Sunday, December 16, 2012

Weathering the Storms

"She stood in the storm, 
and when the wind did not blow her way, 
she adjusted her sails."

- Elizabeth Edwards

I'm attempting to document an authentic Peace Corps experience, authentic life serving in Jamaica, and authentic humanity. However, because I am writing as an employee of the American Government and because I have to consider our safety as foreigners, I cannot share every last thought and event with you. Please bear this in mind as you read this post.

morning run in Negril, Westmoreland

I said goodbye to Rosend on Monday past. A few things have been eating away at my mental stability over the past few months. After spending a splendidly calm and introspective weekend with my Safety & Security Coordinator's family, I called my Program Manager on Monday morning to gain insight on perspective. I wanted to know if the things I have been wrestling with are unique to me or something that most PCVs struggle with here in Ja. Turns out that they are unique.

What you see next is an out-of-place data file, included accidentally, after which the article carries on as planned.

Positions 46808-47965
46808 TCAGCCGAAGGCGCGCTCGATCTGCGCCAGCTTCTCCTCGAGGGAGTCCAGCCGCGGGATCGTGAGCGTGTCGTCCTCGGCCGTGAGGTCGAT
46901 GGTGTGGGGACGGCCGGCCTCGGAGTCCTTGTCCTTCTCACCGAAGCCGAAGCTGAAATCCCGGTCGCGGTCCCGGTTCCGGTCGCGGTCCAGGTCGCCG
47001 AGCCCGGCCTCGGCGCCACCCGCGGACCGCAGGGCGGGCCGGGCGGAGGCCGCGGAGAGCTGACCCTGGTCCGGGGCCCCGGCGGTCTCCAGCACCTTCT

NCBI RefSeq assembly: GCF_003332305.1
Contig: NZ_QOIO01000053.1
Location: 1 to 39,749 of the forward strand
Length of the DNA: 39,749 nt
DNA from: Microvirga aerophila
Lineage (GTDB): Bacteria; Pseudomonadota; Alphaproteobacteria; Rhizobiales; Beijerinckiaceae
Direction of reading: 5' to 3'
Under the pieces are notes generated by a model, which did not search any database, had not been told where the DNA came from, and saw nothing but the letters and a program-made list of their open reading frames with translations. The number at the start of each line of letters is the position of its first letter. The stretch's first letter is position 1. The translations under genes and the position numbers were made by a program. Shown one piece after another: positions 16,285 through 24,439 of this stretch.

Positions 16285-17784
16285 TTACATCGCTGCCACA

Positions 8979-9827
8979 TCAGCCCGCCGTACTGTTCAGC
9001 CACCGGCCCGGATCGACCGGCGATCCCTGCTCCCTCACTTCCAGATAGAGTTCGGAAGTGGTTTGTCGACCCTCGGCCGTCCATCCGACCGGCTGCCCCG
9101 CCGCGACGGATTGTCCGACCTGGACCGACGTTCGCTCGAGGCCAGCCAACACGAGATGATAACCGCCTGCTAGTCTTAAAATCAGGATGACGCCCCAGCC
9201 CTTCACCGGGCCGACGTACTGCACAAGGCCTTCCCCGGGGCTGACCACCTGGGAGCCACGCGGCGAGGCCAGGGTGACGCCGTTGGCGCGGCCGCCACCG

My more-than-supportive PM gave me exactly 5 hours to gather everything and inform the appropriate parties that I would not be returning to site. I've been marinating my thoughts in the option of a site change for weeks now. But I've been holding onto one thing: relationships. Relationships with the children in my yard and relationships with my incredible site mates. Unfortunately, the cons eventually outweighed the pros.

Thus, I have to move on, to a new place on the Jam Rock.

For now, this means living out of suitcases (again). It means starting all over (again) in a new place. But it also means the opportunity for growth in a different way than I could have predicted. And it means continuing to trust in that which I cannot see or explain.

I'm adjusting my sails and begging the wind to continue blowing.

Tuesday, December 4, 2012

On the Other Side